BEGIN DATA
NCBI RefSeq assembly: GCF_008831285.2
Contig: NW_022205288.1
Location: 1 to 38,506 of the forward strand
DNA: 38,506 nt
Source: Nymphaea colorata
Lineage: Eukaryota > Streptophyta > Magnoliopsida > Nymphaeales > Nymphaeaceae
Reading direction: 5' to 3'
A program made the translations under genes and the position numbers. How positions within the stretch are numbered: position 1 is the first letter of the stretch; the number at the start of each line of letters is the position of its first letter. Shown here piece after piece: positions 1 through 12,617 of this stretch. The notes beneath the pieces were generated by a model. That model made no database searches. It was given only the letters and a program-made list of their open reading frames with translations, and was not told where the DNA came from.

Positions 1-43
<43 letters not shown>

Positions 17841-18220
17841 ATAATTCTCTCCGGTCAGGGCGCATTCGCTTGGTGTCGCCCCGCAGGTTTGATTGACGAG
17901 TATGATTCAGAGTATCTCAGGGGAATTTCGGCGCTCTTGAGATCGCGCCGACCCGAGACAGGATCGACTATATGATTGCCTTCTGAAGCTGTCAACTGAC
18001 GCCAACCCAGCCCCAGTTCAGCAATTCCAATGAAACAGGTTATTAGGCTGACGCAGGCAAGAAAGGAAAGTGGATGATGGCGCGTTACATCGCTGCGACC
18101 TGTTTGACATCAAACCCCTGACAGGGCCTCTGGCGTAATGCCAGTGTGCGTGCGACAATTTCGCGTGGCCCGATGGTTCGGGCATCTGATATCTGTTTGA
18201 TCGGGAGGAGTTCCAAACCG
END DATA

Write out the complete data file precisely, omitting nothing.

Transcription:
NCBI RefSeq assembly: GCF_008831285.2
Contig: NW_022205288.1
Location: 1 to 38,506 of the forward strand
DNA: 38,506 nt
Source: Nymphaea colorata
Lineage: Eukaryota > Streptophyta > Magnoliopsida > Nymphaeales > Nymphaeaceae
Reading direction: 5' to 3'
A program made the translations under genes and the position numbers. How positions within the stretch are numbered: position 1 is the first letter of the stretch; the number at the start of each line of letters is the position of its first letter. Shown here piece after piece: positions 1 through 12,617 of this stretch. The notes beneath the pieces were generated by a model. That model made no database searches. It was given only the letters and a program-made list of their open reading frames with translations, and was not told where the DNA came from.

Positions 1-43
<43 letters not shown>

Positions 17841-18220
17841 ATAATTCTCTCCGGTCAGGGCGCATTCGCTTGGTGTCGCCCCGCAGGTTTGATTGACGAG
17901 TATGATTCAGAGTATCTCAGGGGAATTTCGGCGCTCTTGAGATCGCGCCGACCCGAGACAGGATCGACTATATGATTGCCTTCTGAAGCTGTCAACTGAC
18001 GCCAACCCAGCCCCAGTTCAGCAATTCCAATGAAACAGGTTATTAGGCTGACGCAGGCAAGAAAGGAAAGTGGATGATGGCGCGTTACATCGCTGCGACC
18101 TGTTTGACATCAAACCCCTGACAGGGCCTCTGGCGTAATGCCAGTGTGCGTGCGACAATTTCGCGTGGCCCGATGGTTCGGGCATCTGATATCTGTTTGA
18201 TCGGGAGGAGTTCCAAACCG